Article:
Where were the wigs? If you're going to set The Rake's Progress in Hogarth's time (his engravings were published in 1734), the least you should do is cover up the modern-day barnets. And shoes: does a ribbon on a brogue really cut it? The aesthetic of Selina Cadell's take on Stravinsky's opera may aspire to the Sam Wanamaker Playhouse but it barely leaves the church hall.
Her production need not detain us. It's a humdrum effort, albeit the work of a distinguished thespian, and shows that stage acting is not necessarily a transferable skill to opera directing. Yet from Cadell's high-minded programme note you'd think she'd have all the answers.
The success of this Rake - and it is a hugely rewarding evening - arises from the exceptional work of its performers. A clutch of good eggs from the top table of British opera, singers who ought to be dominating our major stages but get edged out by Americans, rose above their physical trappings and delivered the most delicious vocal account of this neo-classical score.
As Tom Rakewell, tenor Robert Murray again played a character he's too old for (he was Frederic in ENO's Pirates of Penzance), but it scarcely mattered as his voice is in a terrific place just now. His honeyed English timbre sweetened the Wilton's air every time he sang. As an actor he inhabited this oddly-defined character (Candide's bad-apple brother) with sardonic grace but insufficient ambivalence.
Anne Trulove was Susannah Hurrell, a limpid soprano whose reputation currently soars as high as her range, and in the modest environs of the old music hall she poured liquid silver in our ears. Her aria "I go to him" was irresistible. By contrast, mezzo Victoria Simmonds made a meal of Baba the Turk, which is the only way to play her. Energised and strangely alluring, Simmonds sang and flashed her eyes with abandon and a beard on, and delivered WH Auden and Chester Kallman's text with musical gusto. If only the production had allowed her to indulge in some full-on scenery chewing.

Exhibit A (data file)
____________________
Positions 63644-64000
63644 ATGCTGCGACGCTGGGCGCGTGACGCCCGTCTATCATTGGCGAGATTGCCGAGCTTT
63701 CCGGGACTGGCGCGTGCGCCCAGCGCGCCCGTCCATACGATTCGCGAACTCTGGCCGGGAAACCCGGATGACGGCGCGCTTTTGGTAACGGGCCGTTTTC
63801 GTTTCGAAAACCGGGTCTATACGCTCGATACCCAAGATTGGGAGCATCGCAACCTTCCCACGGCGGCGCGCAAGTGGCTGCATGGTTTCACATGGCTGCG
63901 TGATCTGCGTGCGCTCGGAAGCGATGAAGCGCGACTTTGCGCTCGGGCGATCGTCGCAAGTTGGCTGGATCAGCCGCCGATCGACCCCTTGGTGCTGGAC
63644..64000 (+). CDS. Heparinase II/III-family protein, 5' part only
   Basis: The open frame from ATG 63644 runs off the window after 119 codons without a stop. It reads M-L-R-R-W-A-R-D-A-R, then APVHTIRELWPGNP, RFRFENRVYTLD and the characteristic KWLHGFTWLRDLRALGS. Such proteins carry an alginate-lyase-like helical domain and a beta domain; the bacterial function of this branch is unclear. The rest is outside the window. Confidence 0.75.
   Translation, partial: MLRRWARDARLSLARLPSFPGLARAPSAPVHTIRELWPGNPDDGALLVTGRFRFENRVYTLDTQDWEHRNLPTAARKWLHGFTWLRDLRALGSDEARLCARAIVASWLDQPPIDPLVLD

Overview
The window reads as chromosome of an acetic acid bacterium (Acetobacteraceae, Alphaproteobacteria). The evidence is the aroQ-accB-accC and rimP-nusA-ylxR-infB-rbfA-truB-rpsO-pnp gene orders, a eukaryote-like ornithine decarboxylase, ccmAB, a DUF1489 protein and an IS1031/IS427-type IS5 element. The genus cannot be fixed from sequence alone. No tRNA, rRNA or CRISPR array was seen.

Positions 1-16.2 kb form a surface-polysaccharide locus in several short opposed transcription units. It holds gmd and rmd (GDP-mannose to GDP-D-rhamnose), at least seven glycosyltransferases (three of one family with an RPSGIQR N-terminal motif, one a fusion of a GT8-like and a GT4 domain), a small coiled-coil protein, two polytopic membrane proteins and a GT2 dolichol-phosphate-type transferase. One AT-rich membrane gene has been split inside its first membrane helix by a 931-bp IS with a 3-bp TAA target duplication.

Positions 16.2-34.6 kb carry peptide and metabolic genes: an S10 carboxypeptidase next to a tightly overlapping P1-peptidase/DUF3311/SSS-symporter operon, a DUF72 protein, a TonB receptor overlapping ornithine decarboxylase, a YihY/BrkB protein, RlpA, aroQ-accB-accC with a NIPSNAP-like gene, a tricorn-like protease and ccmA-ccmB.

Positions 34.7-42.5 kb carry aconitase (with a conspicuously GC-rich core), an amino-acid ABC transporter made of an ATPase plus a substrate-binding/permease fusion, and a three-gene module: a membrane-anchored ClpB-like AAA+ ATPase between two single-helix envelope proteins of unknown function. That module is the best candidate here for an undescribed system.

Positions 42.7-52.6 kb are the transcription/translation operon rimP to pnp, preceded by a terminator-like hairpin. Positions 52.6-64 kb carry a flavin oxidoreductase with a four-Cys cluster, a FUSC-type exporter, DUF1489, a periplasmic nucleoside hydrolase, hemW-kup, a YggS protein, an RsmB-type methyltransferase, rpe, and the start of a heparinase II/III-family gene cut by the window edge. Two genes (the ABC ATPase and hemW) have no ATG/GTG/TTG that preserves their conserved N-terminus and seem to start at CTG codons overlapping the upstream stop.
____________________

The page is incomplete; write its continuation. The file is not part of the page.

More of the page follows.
If Jonathan Lemalu's gorgeous fruity bass proved a touch too resonant for Stravinsky's lean, clean lines, he compensated with a masterclass in facial acting. This Nick Shadow personified evil with a half-smile forever dancing on his lips… until the chilling moment it wasn't there anymore. It was a riveting performance by the New Zealander.
Stephen Richardson was luxury casting for his brief appearances as Trulove and Harry Nicoll's Auctioneer likewise did the business, but an eight-strong ensemble of supernumeraries, all excellent singers, were so poorly directed that I felt sorry for them. (Imagine the scene: Bedlam. How to do mad? Smudge your make-up dear and don a paper hat.)
A costumed Laurence Cummings entered into the spirit with some baguette banter and a sure hand on the musical tiller (two on the harpsichord), although why the polished Southbank Sinfonia was not similarly decked in Hanoverian attire is a puzzle. But hats off to Etty Wake for her superb trumpet solo.
The Rake's Progress runs at Wilton's Music Hall until 25 November.